Although in many developing countries unsafe medical injections and transfusions are still predominant sources of infection, at global level HCV transmission is increasingly driven by injected drugs use [57]. In 2010, about 10.0 million injection drug users (IDUs, range 6.0–15.2 million) could have been anti-HCV positive with a midpoint prevalence of 67.0% among all IDUs globally [58]. Individuals who injected drugs, even if they did so on occasionally in the past, are at highest risk for HCV infection that is rapidly acquired following the initiation of injection drug use and occurs from the sharing of needles, syringes, or other equipment associated with drug use [55]. Increasing age, increasing duration of injecting drug use and imprisonment were identified as risk factors [2, 59, 60].

Less commonly, hepatitis C may be transmitted through sex with an infected person. In 2001, sexual exposures accounted for about 15% of cases of hepatitis C in USA [55]. High-risk sexual behaviour among men who have sex with men (predominantly HIV-positive) may predispose to HCV infection probably via permucosal route and mucosal damage rather than by sexual contact [7].

Together with HBV, HCV is considered a common cause of occupational hazard for health care workers, significantly correlated with factors such as the type of procedure (replacing a hollow-bore needle in a patient's vein or artery, needle recapping, the use of sharp, etc), the severity of percutaneous injury, the gender of the personnel, expertise levels and hospital wards [49].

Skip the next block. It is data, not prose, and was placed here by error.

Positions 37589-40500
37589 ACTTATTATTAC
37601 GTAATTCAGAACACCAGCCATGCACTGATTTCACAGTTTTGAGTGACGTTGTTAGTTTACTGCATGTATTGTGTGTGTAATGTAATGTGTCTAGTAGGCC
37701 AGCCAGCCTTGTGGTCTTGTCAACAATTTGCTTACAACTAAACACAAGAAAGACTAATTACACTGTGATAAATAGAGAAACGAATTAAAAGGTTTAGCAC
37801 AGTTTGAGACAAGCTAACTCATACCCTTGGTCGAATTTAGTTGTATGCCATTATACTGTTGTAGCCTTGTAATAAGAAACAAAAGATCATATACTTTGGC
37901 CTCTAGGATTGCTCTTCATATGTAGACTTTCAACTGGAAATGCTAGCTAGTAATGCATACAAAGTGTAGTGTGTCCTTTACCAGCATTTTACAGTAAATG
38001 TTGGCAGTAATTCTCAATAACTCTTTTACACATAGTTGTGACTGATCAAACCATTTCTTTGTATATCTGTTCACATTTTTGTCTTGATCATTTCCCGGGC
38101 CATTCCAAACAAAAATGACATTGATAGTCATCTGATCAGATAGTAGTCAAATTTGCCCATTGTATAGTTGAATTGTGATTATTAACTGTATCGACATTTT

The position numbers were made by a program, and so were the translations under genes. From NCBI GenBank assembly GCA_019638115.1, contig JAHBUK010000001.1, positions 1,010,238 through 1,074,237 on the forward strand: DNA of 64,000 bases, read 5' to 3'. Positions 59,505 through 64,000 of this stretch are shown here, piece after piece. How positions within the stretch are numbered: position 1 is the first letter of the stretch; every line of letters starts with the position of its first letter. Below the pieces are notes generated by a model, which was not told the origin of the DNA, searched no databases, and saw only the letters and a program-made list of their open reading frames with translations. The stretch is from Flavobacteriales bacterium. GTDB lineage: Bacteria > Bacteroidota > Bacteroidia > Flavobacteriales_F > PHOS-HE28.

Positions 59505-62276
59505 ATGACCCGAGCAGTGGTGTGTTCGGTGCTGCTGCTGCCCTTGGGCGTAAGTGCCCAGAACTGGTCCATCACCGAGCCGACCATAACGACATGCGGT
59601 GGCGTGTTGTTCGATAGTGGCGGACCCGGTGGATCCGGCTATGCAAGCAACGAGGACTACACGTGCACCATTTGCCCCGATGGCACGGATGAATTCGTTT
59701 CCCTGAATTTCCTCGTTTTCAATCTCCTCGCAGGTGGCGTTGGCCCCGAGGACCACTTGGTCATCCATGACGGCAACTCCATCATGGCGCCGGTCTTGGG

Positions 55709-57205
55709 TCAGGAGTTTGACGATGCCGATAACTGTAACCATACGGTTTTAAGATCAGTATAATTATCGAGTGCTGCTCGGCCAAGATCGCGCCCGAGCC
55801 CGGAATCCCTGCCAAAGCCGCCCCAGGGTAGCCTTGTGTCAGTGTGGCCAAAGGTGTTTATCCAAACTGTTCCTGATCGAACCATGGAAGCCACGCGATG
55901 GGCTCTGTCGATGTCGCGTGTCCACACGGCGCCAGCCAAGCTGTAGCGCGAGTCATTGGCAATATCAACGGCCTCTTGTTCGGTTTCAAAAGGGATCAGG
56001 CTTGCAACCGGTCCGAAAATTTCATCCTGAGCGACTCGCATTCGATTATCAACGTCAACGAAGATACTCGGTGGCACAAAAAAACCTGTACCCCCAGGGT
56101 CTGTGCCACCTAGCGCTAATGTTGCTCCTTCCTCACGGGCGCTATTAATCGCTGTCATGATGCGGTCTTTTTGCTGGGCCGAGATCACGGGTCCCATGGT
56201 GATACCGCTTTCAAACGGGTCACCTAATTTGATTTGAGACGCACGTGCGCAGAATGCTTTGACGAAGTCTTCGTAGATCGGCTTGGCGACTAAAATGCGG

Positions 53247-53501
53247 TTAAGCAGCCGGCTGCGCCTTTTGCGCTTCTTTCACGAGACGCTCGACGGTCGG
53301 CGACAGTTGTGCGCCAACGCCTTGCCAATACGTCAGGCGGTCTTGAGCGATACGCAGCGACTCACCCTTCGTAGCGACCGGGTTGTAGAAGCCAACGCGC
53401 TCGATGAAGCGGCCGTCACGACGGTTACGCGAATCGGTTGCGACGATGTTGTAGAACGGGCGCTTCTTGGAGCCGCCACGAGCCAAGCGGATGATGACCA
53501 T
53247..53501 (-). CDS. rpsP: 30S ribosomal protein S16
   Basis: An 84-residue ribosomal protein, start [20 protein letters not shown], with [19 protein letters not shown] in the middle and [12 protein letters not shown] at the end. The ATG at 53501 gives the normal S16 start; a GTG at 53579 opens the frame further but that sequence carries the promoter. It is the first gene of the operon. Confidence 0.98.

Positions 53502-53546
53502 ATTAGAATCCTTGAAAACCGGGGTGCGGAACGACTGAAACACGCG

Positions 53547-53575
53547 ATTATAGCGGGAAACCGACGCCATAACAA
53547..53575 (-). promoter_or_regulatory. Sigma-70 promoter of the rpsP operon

Other parenteral exposures such as body piercing and tattooing in potentially nonsterile settings [61], or being born to a hepatitis C infected mother [8] have to be considered important risk factors for HCV transmission. Nevertheless, in 2001 CDC estimated that in USA about 10% of people with HCV infection have no recognized source for their infection [55].


6. Prevention of hepatitis B and C

The hepatitis B vaccine, the first vaccine against a major human cancer, is the milestone in hepatitis B prevention [6].

A plasma-derived vaccine was licensed in the early 1980s. It derived from HBsAg particles purified from the plasma of chronic patients. The vaccine was safe and effective but not well accepted because of fears of transmission of live HBV and other bloodborne pathogens, such as HIV [5].

Since the mid 1980s, a new recombinant hepatitis B vaccine has gradually replaced the plasma-derived vaccine. HBsAg in the vaccine is produced in yeast or mammalian cells into which the HBsAg gene or HBsAg/pre-HBsAg genes are inserted using plasmids [9].

The vaccine has an outstanding record of safety and results really effective in preventing infection and its chronic consequences [6, 7]. After three intramuscular doses, more than 95% of infants, children, and adolescents (0-19 years) and more than 90% of healthy adults develop adequate antibody responses. By 60 years of age, 75% of immunised subjects develop protective antibody titers.

Hepatitis B vaccine is available as monovalent formulations or in combination with diphtheria–tetanus–pertussis, Haemophilus influenzae type b, hepatitis A and inactivated polio vaccines [9].